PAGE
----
Love is in the air at Wrexham shopping centre raising money for charity


A WREXHAM mum and her severely disabled son are calling on romantic shoppers to show their soft side and support a Valentine’s Day initiative which is raising vital funds for a charity they would ‘be lost without’.

Jordana Farrow, 36, and her 14-year-old son Callum, who has cerebral palsy and a movement disorder known as dystonia, are hoping loved-up couples will come out in force for Eagles Meadow shopping centre’s ‘Love Locks’ event in aid of Dynamic, a centre for children and young people with disabilities.

Shoppers are invited to pick up a free padlock from 11am-4pm on February 13 and 14, personalise it and then attach it to the Wrexham shopping centre’s Love Locks Bridge in return for a donation to the charity’s team members who will be there on both days.

The Valentine’s Day fundraiser kickstarts a year-long fundraising drive for the Hightown-based Dynamic centre which is Eagles Meadow’s chosen charity for 2020.

Jordana, who lives in Overton, says Dynamic is a lifeline for both her and wheelchair user Callum as it offers him independence in a safe environment and enables her to spend some quality time with her husband Michael, 36, and their two other children – son Oscar, eight, who has autism, and daughter Rowen, five.

She said: “Callum absolutely loves it. Over the last 18 months or so the teenage hormones have been kicking in and this provides him with the only independence he has, and he loves that.

“He gets a lot out of it. He is with his peers, is having fun, and he doesn’t have mum and dad over his shoulder. For us that’s massive, to have somewhere he can do that and not have to worry about whether they’re going to look after him.

“The staff are absolutely brilliant and love him to death. It also gives us a break. I love Callum but it’s exhausting.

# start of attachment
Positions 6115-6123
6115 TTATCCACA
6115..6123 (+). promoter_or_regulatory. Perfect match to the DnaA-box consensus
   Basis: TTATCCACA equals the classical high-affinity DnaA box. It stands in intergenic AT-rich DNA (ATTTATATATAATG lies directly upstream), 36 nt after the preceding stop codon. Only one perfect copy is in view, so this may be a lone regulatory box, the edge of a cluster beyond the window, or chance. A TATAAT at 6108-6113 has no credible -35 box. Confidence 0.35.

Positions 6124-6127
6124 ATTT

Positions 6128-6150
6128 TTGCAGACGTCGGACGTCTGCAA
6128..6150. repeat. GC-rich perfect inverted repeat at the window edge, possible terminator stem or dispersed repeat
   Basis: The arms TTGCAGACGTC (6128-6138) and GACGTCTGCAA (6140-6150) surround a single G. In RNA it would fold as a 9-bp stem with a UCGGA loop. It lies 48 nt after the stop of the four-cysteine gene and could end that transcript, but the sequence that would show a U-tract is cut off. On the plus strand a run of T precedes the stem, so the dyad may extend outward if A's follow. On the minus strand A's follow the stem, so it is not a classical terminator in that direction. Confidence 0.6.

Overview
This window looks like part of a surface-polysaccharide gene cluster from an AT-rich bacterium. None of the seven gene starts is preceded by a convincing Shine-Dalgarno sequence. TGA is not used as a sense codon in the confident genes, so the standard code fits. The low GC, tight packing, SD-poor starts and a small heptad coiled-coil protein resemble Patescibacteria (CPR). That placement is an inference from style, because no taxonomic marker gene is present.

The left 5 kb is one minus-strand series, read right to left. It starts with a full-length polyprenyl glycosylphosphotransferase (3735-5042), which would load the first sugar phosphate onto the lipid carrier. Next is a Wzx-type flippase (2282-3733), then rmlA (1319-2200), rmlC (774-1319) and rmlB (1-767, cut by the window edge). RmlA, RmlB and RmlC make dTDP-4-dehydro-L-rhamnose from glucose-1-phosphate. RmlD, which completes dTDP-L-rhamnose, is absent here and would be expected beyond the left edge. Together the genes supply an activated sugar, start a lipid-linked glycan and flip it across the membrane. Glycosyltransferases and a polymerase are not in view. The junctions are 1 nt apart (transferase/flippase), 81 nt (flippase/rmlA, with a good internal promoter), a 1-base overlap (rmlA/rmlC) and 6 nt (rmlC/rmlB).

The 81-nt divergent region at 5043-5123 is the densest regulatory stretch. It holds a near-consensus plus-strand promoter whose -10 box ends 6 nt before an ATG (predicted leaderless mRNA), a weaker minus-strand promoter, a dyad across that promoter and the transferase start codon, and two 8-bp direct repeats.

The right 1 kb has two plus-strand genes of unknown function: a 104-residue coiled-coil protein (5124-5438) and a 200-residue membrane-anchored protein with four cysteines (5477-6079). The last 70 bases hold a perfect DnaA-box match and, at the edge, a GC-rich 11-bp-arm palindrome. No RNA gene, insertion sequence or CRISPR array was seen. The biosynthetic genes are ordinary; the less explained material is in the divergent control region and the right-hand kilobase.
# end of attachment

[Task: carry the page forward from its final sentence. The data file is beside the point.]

“We can use the time to spend it with Oscar and Rowen, even if it’s just to go for tea. We don’t have to worry about whether there is wheelchair access or changing facilities.

“We think the padlock idea for Valentine’s Day is brilliant. Pink is also Callum’s favourite colour so it’s the perfect event for us to champion. Hopefully people will come down and make a donation.

“It does make a big difference. This is our experience but there are so many other families in the same boat as us. We’d be lost without Dynamic.”

Asked what his favourite part of Dynamic is, Callum replied: “All of it! I like it because it’s great. I enjoy being with my friends and all the staff.”

Oana Mocanasu, Marketing Manager for Eagles Meadow, said: “What better time than Valentine’s Day to spread some love and help such a fantastic charity in the process?

“I’d urge shoppers to get behind our Love Locks event because not only is it a really romantic gesture, it’s also supporting a cause that brings happiness and fulfilment to so many children and young people, like Callum.

“I’m also thrilled that our Love Locks event signals the start of a year-long fundraising effort for Dynamic. Eagles Meadow will be doing everything it can during 2020 to support the charity’s life-enhancing work.”

Dynamic, which was set up in 1995, is partially funded by Wrexham Council and needs around £200,000 a year to stay open.

The charity provides out of school care and training for children aged between eight and 19, living with a range of disabilities and physical and emotional impairments.

Laura Williams, Charity Manager of Dynamic, said: “A little over half of our costs are covered through grant funding so it’s always a massive challenge to find the remainder ourselves, which is why we’re so grateful to Eagles Meadow for supporting us with brilliant events like this.